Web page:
13. The cash machine that seemed oddly out of place, although it was always there when you needed it. It just had a weird vibe, that cash machine. As if the world had ended and the only things left were you and this ATM.
14. Here the little green dot is having to stand in for several things. One was the basement club where we used to dance. Another is the loft where the band used to play. Something dark in the atmosphere there. Chills right up your spine. Across the street was the murder apartment.* Around the side was the funeral home**. If you were quiet very late at night, there's no telling what you might hear.
This is a wretched photograph of me, but it does give a good view of that corner.
15. The very cute but suspiciously cheap house we didn't buy because it was bloody terrifying.
16. The radio station, the first place I came to in Victoria and where I realized I'd come to the place I was meant to be at that time.
17. The shopping center that always felt empty even when it was full. The doves' coos and pigeons' wings made a sound as if the place had been abandoned 30 years.
18. Resurrection Cemetery (I missed the location by a couple of blocks on this one, sorry.) One evening, I was waiting at the stoplight when I saw a car full of people unloading flowers at a gravesite. It seemed unusual, seeing a car there so late, but thought perhaps they'd come to pay a last visit after a funeral. Then I turned the corner and in my headlights saw that there was no car, no people...there had not even been any place to park.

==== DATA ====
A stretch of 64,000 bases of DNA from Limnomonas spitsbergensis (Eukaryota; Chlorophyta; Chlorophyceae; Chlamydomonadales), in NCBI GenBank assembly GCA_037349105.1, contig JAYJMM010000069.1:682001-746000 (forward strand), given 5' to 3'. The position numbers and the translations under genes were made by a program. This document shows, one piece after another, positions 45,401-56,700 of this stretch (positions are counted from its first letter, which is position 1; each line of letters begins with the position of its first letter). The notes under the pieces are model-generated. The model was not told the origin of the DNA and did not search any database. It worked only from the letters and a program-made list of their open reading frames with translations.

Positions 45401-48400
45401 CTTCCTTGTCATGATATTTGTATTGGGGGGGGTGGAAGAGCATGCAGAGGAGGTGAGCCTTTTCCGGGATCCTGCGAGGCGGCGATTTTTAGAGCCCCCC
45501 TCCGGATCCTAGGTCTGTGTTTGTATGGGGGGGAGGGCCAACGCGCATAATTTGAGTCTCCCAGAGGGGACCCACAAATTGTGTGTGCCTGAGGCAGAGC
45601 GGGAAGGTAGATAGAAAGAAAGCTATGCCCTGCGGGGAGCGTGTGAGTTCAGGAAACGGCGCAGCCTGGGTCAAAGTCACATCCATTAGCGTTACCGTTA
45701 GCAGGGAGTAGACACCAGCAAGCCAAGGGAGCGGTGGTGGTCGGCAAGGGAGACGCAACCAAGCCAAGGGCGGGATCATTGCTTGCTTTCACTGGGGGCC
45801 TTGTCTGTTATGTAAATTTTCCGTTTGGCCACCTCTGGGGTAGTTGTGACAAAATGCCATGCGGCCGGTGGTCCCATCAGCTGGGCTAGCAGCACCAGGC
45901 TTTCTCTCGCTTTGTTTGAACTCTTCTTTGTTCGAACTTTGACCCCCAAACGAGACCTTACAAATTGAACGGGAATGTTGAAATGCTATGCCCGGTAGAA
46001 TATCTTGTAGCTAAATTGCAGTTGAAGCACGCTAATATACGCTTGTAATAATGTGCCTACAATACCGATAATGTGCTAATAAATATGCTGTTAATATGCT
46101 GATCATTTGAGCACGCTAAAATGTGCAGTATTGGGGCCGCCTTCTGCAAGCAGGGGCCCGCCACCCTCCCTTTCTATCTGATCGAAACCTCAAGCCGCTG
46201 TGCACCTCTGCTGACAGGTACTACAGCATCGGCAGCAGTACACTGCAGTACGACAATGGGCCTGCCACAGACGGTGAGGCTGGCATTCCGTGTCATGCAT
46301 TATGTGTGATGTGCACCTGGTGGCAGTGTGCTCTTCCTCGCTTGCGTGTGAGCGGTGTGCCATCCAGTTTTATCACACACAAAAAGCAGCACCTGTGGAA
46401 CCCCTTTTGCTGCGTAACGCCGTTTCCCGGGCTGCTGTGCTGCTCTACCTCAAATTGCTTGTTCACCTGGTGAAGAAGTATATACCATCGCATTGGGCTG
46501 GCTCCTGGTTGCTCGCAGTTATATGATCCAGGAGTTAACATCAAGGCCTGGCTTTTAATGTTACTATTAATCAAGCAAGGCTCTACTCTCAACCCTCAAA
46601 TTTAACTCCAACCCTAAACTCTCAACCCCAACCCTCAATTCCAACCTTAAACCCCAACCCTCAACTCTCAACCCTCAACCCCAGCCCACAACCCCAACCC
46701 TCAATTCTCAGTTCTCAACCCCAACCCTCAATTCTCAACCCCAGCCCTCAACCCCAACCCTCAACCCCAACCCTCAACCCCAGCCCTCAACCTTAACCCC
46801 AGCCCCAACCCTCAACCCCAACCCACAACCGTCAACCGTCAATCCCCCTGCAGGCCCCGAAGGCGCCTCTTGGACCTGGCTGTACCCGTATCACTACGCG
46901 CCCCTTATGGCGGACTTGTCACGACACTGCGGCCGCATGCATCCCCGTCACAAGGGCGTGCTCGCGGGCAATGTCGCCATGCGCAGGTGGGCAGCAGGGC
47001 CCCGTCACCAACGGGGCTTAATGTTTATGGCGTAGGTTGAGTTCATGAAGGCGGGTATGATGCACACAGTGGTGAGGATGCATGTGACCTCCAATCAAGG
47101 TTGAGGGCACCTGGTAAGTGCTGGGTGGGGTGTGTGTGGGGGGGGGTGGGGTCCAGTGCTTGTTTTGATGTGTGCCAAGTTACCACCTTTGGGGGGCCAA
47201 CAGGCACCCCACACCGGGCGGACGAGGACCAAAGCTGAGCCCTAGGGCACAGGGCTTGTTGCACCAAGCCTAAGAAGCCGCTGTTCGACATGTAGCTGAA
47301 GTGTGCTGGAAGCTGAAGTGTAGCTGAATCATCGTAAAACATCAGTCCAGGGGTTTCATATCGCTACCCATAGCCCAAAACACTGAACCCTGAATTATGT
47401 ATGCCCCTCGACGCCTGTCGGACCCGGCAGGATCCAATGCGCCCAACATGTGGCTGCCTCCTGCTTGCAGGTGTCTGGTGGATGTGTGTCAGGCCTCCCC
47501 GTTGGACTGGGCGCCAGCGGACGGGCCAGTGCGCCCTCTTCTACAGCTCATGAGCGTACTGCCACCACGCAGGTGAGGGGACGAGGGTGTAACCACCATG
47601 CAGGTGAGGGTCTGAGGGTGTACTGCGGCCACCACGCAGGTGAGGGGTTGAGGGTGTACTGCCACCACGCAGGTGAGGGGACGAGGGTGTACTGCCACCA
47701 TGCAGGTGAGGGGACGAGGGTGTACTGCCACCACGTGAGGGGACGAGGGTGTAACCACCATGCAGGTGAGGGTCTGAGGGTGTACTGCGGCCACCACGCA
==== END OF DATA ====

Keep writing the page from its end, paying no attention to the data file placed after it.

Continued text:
19. The original site of Hasting's book and music store. Later, they would build a bigger store across the way, with a coffee shop where we spent many pleasant hours. Still, it's the original location that sticks with me. Perhaps it was because of the high windows in front that let you see miles out into the sky, or the back corner where the off-beat people would gather. I remember standing at the counter there in March, 1996 and having one of those unexpected moments of pure bliss that happen sometimes. If nothing else, that would be worth a marking on the map. The Hasting's franchise went out of business last year, so it's all just memories now.
20. This map is so old, the HEB is still marked in its original spot. The shopping center there had an uncharacteristic good vibe. Everything just felt better in that area. No idea why, but it did. When the store was moved further down the road, the mood became cranky and dour - excellent brick-oven pizza not withstanding. So if we're going to get all New Age-y and ask which place in Victoria was a node of positive energy, I'd point to where HEB is marked on the map. One might say a shopping center is an unlikely shrine, but hey...this is America.
One day it would be neat to mark all of the significant sites, then connect the dots to see if they make a shape. Although knowing Victoria, the shape will turn out to be a drunken redneck.
further notes - Once, I dreamed that the secret name of Halletsville, TX was actually "Bohemavaria". This struck me as so appropriate as to be hysterically funny and that's why it's listed at the top of the map.
Also, having had another look, I see there's too many dots and a couple of number 16's. That's what I get for working until 4AM. You get the idea, anyway.
*Am shocked to realize I haven't mentioned the murder apartment
**or the funeral home, for that matter. And this blog is called Victoria Phantasmagoria. Sheesh.